Although online teaching was incredibly demanding, I still had time to pursue other projects including a second book with Ken Turino of Historic New England: Interpreting Christmas at House Museums and Historic Sites. Although dozens of books have been published on the national and regional history of Christmas celebrations in the last two decades, there are no how-to books on the research, interpretation, and programming of Christmas at historic sites or museums. In March, Rowman and Littlefield accepted our proposal and it will be part of the Interpreting series at the American Association for State and Local History. We are working with contributors from across the country to assemble two dozen chapters for publication in spring 2023 and although we’re still identifying contributors and case studies, and the contents are subject to change, here’s what’s happening so far:
In response to climbing COVID rates, federal monuments will be wearing “face masks” to follow guidance from the Centers for Disease Control and Prevention. The Biden Administration has urged governors and mayors to implement mask mandates nationwide, however, adoption has been inconsistent and infection rates are climbing.
Mask wearing has become a political, rather than health issue, in the United States. In a recent Washington Post article, Dr. Einav Rabinovitch-Fox, who teaches U.S. and women’s and gender history at Case Western Reserve University, noted that “masks have become the most visible sign of our current political, cultural and social moment. …It’s now the latest chapter in the culture wars over our identity as a nation, our fundamental values and our rights as citizens.”
As part of the U. S. Department of the Interior’s “Meeting the Moment” campaign, the National Park Service will install “face masks” on monuments at national parks on April 1 to promote healthy behaviors that reduce spread during the pandemic. “Our monuments feature some of America’s greatest heroes and if they’re wearing face masks, it will further encourage participation by our citizens,” said Jenny Anzelmo-Sarles, chief of public affairs. “European museums have been incredibly successful in turning selfie-worthy artworks into public health campaigns. Our National Parks will have a bigger impact because our monuments are bigger. And of course the presidents at Mount Rushmore should wear face masks—look how close they are to each other!”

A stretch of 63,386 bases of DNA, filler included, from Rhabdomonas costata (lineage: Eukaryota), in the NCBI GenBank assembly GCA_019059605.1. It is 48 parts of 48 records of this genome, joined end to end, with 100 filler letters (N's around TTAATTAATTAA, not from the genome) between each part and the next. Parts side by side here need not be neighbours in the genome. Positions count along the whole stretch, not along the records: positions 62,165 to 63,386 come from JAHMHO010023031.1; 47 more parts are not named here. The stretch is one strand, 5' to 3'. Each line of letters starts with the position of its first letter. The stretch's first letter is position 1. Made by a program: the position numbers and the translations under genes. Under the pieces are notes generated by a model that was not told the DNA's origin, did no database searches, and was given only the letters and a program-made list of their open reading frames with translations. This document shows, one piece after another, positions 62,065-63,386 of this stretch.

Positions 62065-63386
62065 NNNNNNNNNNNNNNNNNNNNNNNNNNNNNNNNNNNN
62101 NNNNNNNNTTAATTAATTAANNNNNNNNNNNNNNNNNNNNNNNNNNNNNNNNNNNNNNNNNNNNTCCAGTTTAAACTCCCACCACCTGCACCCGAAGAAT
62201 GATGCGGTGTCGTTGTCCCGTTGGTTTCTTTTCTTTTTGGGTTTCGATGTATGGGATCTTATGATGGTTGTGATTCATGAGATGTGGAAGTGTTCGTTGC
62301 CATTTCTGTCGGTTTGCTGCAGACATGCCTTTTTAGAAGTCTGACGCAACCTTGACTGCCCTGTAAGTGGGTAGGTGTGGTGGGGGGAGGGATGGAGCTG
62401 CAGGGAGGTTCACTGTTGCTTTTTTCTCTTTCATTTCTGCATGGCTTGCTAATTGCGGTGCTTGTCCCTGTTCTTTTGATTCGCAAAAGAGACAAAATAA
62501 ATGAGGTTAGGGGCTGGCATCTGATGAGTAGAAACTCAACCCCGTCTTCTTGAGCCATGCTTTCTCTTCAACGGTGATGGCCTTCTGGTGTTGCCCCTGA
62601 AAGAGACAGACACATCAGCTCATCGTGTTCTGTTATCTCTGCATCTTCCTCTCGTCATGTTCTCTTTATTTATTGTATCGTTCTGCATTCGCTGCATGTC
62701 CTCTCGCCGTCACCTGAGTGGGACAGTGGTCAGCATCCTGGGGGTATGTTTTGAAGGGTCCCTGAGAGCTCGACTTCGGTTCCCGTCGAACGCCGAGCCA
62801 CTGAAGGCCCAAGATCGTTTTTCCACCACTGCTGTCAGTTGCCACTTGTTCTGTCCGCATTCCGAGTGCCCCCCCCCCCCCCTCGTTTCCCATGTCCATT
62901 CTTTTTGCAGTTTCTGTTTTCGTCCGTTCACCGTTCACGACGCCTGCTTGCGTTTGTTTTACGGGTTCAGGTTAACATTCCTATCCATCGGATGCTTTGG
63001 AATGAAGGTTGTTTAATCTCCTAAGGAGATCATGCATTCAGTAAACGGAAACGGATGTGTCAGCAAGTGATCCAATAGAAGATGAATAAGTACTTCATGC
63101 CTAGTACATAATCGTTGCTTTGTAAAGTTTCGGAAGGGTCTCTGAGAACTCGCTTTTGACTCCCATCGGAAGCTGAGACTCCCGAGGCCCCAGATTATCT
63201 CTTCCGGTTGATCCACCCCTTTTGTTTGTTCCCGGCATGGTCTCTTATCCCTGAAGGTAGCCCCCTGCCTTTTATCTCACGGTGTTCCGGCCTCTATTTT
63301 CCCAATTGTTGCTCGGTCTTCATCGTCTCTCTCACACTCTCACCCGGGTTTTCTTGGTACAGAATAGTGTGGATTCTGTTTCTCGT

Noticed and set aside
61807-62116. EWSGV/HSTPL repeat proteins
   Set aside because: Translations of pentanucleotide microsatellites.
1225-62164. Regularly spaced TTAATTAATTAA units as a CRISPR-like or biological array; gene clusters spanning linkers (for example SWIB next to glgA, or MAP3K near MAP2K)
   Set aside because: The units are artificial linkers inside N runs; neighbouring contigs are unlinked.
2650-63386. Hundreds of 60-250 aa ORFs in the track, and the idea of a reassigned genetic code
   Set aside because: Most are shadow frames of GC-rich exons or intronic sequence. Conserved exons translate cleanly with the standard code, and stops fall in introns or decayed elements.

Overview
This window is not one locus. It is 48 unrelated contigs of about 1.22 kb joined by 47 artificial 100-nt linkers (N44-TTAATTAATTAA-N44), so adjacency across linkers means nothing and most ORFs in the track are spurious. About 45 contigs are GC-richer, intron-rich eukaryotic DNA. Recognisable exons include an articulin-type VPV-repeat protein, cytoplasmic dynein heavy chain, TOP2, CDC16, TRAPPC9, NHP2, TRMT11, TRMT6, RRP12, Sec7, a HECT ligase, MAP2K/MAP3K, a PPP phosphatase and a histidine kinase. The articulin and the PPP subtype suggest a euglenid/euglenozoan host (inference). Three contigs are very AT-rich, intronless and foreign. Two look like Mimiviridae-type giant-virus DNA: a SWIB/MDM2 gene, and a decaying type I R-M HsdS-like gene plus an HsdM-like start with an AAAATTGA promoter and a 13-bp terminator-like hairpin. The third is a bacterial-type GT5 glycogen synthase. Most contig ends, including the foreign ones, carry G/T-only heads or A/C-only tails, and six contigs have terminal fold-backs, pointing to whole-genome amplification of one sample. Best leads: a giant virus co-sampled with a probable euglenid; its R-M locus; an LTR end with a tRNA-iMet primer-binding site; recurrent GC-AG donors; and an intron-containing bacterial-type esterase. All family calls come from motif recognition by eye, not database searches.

Mount Rushmore, the Statue of Liberty, and the Lincoln Memorial will be among the most visible monuments to wear face masks, however, the campaign will include lesser known statues such as Baron Von Steuben at Valley Forge National Historical Park and Ansel Adams at the National Garden of American Heroes. The goal is to include at least one monument in every National Park, which will be challenging. The Pony Express National Historic Trail only has a statue of a galloping horse at its visitor center in St. Joseph, Missouri. “I know horses aren’t wearing face masks during COVID, but that’s the only option we have,” said executive director Cindy Daffron. “It may look foolish, but it creates the kind of Instagram moment that the public wants.”
A century ago, Henry Gantt developed a way to better manage projects by tracking tasks against time in a chart. Yes, the Gantt chart. While we’ve moved from paper to computers to manage projects, small museums and historic sites usually don’t use project management software, such as Microsoft Project, even though they have lots of projects. The software is either expensive or incredibly difficult to learn, so most rely on crafting Gantt charts in a spreadsheet.
Spreadsheets are an easy method for creating a Gantt chart but they have limited value. They’re usually satisfactory for simple planning but you can’t easily shift from a monthly to a daily view, nor show how tasks affect one another. Could I suggest TeamGantt? By using their free account, you can manage one project with three people—which is probably adequate for most small museums. If you’re clever, you can set-up several projects on one sheet, expanding or collapsing them as needed to maintain focus.
For my course on project management in museums at George Washington University, my graduate students learn how to breakdown a project using TeamGantt. They’re using IMLS-funded projects for exhibitions, school programs, and collections digitization, so it can be easily learned and applied to complex museum projects. I use it to plan my semester-long courses, tracking classes and assignments to ensure they align with each other as well as providing a handy page-at-a-glance overview.